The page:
United States, Virgin Islands Index to Passenger Arrivals (FamilySearch Historical Records)
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|This article describes a collection of records scheduled to become available at FamilySearch.org.|
|Flag of the United States of America|
|Seal of the National Archives|
|Record Type||Passenger List Index|
|Record Group||RG 85: Records of the Immigration and Naturalization Service|
|Microfilm Publication||A3404. Index to Passenger Arrivals in the U.S. Virgin Islands, ca. 1906-ca. 1947.. 7 rolls.|
|A3407. Index to Filipino Passengers Arriving at Honolulu, Hawaii, ca. 1900-ca. 1952.. 19 rolls.|
|National Archives Identifier||44928384493348|
|National Archives and Records Administration|
- 1 What Is in the Collection?
- 2 Collection Content
- 3 What Can This Collection Tell Me?
- 4 How Do I Search the Collection?
- 5 What Do I Do Next?
- 6 I Found Who I Was Looking For, What Now?
- 7 I Can't Find Who I'm Looking For, What Now?
- 8 How Can I Contribute to the FamilySearch Wiki?
- 9 Citing This Collection
What Is in the Collection?
This collection corresponds with NARA publications A3404 and A3407, both of which are passenger index lists. Publication roll A3404 serves as an index to the series “Passenger Lists of Vessels Arriving at Saint Thomas, U.S. Virgin Islands, July 16, 1907- May 12, 1923” (ARC Identifier 2953525) and “Passenger Lists of Vessels Arriving at Saint Thomas, U.S. Virgin Islands, June 5, 1925 to-June 30, 1948” (ARC Identifier 2953511).
Publication roll A3407 consists of microfilmed index cards, which contain passenger list information for ships arriving at Honolulu 1900-1952 (ARC identifier 4493348).
|You will be able to browse through images in this collection when it is published.|
What Can This Collection Tell Me?
The card index to passenger lists may include some or all of the the following information:
- Full Name(s) of immigrants
- Immigrants' age, gender, marital status and occupation
- Physical description
- Birthplace or Nationality of immigrant
- Country where immigrant holds citizenship
- Last place of residence in that country
- Name(s) of person(s) accompanying immigrant
- Name of relative or friend living at last residence
- Name of relative or friend to be visited in this country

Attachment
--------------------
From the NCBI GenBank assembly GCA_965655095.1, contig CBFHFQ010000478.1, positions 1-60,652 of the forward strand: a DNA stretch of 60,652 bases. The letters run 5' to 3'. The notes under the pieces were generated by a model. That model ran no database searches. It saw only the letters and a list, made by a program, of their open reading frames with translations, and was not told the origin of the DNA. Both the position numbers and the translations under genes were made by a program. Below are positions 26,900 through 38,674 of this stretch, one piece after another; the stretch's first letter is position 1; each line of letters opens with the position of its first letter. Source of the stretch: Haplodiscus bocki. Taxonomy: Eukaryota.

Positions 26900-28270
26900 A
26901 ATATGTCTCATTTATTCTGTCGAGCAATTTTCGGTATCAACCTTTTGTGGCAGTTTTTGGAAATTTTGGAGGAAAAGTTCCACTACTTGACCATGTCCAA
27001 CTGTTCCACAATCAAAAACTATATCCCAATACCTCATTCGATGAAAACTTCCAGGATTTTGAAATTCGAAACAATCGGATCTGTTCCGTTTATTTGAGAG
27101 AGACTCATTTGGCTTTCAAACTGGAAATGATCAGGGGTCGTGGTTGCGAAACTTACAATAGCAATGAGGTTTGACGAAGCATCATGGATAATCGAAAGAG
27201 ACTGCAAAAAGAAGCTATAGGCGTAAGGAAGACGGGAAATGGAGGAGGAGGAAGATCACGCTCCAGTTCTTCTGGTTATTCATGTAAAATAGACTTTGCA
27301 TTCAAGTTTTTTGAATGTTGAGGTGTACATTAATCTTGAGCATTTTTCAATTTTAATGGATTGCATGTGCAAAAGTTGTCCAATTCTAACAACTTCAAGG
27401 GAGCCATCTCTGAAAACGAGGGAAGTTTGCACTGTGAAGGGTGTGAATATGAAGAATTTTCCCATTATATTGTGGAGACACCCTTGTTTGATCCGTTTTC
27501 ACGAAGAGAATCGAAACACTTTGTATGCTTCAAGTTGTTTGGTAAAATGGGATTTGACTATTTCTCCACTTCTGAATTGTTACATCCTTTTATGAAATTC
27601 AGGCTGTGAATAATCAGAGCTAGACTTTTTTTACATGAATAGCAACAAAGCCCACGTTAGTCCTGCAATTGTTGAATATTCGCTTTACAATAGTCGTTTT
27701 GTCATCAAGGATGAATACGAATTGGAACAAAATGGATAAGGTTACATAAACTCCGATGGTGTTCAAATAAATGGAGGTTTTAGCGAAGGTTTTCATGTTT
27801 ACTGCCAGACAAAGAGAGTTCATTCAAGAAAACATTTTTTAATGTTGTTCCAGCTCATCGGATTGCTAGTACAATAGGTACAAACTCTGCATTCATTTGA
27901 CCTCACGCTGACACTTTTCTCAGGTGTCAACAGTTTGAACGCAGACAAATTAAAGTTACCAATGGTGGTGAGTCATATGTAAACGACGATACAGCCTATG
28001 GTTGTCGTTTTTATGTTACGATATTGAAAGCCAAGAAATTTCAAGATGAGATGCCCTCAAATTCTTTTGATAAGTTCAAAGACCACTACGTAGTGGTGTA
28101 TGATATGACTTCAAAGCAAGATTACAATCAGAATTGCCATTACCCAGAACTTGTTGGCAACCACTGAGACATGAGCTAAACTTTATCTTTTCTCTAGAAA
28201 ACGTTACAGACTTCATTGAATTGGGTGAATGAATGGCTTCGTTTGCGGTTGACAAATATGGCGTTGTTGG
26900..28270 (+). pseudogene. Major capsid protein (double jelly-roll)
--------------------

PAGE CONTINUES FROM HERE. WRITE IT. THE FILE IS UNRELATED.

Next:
- Final destination of immigrant
- Name of ship and port of departure
- Ship's arrival date and port of entry
How Do I Search the Collection?
To begin your search, it is helpful to know:
- All or part of the name of the person you are looking for
- The approximate date of immigration.
Search by Name by visiting the Collection Page:
Fill in your ancestor’s name on the search page. This search will return a list of possible matches. Compare the information about those in the list to what you already know about your own ancestors to determine if this is the correct family or person.
View images in this collection by visiting the Collection page and selecting the browse images link at the bottom of the page.
Look at each image comparing the information with what you already know about your ancestors to determine if the image relates to them. You may need to look at several images and compare the information about the individuals listed in those images to your ancestors to make this determination.
For tips about searching on-line collections see the on-line article FamilySearch Search Tips and Tricks.
What Do I Do Next?
Whenever possible, view the original records to verify the information and to find additional information that might not be reported. These pieces of information could lead you to additional records and family members. Be sure to look at all the entries for a name before you decide which is correct. If the person you are looking for has an uncommon las name, you may want to collect the information of other passengers who share the same last name who also share the same country of origin. You may not know how or if they are related, but the information could lead you to more information about the person you are interested in finding. Please note that when you select an image to view, sometimes the manifest includes more than one page, and when you use the "click to enlarge manifest" link, the image that appears is not always the first page of the record. You may need to click on the "previous" or "next" links to view the remaining pages of the full manifest. Use passenger lists to: